Sunday 16 April 2017

REVIEW: Beauty and the Beast (2017)

I don't have a problem with remakes. Remakes are a time-honoured Hollywood tradition. Even straight, shot-for-shot remakes weren't uncommon in the golden days of film. It wasn't unusual for a successful film to be remade with a bigger budget, either with the same cast or a more star-studded one, and then rereleased to rake in even more money. Stage plays were frequently adapted to film, older movies were revamped for the age of colour, and once television became the entertainment behemoth of the twentieth century, TV films were reshot for cinema. By the seventies, even sitcoms were being remade virtually shot-for-shot for film.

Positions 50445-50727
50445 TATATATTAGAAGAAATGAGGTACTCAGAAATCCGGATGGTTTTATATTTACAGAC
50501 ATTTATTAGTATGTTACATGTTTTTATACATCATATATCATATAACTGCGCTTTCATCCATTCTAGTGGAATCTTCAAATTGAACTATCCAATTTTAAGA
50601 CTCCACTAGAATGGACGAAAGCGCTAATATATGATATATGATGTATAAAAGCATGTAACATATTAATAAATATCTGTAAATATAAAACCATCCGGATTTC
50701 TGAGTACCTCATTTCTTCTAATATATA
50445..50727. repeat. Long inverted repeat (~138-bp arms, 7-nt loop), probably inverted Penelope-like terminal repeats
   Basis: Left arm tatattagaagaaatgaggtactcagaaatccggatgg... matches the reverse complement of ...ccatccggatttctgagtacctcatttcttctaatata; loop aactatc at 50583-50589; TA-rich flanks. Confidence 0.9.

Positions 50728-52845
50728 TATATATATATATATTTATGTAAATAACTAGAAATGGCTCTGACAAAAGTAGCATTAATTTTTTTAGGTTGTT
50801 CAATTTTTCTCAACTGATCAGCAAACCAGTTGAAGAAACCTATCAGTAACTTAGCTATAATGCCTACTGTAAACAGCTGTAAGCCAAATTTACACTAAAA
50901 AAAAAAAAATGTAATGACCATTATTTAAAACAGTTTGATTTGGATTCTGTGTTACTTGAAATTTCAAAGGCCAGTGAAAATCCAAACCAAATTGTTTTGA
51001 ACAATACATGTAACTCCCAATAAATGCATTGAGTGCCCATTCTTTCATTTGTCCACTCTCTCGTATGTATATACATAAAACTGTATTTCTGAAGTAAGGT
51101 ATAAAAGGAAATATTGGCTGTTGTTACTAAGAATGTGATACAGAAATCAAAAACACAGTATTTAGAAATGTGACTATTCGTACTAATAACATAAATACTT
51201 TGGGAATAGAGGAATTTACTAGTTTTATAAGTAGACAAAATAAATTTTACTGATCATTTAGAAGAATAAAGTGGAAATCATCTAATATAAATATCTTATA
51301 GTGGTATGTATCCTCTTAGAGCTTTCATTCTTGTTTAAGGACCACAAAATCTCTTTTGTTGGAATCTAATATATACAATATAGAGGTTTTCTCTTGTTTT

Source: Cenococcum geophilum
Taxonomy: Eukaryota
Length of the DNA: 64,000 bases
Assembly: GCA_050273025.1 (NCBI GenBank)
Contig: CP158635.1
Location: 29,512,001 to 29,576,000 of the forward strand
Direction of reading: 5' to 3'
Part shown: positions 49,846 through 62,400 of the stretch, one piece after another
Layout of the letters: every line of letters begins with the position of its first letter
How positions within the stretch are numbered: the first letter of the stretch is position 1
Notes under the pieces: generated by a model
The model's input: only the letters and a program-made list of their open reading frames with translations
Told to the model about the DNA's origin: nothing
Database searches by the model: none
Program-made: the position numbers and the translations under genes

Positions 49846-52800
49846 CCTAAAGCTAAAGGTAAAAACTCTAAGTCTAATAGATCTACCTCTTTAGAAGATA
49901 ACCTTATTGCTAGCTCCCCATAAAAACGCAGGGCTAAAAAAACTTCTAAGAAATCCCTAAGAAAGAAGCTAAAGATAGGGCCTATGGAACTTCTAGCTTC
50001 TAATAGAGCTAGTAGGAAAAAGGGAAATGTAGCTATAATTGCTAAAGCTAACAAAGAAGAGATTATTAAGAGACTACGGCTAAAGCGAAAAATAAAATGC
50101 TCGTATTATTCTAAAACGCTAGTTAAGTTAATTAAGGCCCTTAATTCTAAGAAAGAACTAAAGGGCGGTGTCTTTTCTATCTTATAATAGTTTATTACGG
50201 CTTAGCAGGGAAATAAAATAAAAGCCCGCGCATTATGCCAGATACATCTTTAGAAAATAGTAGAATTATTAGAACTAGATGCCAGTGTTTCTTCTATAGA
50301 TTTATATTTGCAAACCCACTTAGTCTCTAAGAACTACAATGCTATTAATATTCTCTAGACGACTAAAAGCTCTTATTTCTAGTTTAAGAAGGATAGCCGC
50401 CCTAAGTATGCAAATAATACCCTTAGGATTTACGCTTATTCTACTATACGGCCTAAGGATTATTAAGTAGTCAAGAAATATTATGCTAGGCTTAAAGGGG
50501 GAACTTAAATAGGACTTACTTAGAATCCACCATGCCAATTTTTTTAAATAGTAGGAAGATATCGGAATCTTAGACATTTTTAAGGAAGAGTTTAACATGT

There is, however, the risk of alienating the very people who loved the original. We can become very attached to our favourite films, and take them more seriously than they were ever intended. Beauty and the Beast is, of course, an adaptation of La Belle et la Bete, a gothic fairytale written by Gabrielle-Suzanne Barbot de Villeneuve way back in 1740. There were doubtless outcries from purists when her original novel was rewritten to be more child-friendly in the 1750s and again in the 19th century. Even then, Barbot's novel was based on traditional folk tales dating back hundreds, if not thousands, of years. Still, there's something about that romantic, cutesified Disney Classic from 1991 that's never been beaten. I was initially reluctant to go see a new, live-action version, particularly after the disappointment that were Alice in Wonderland and Maleficent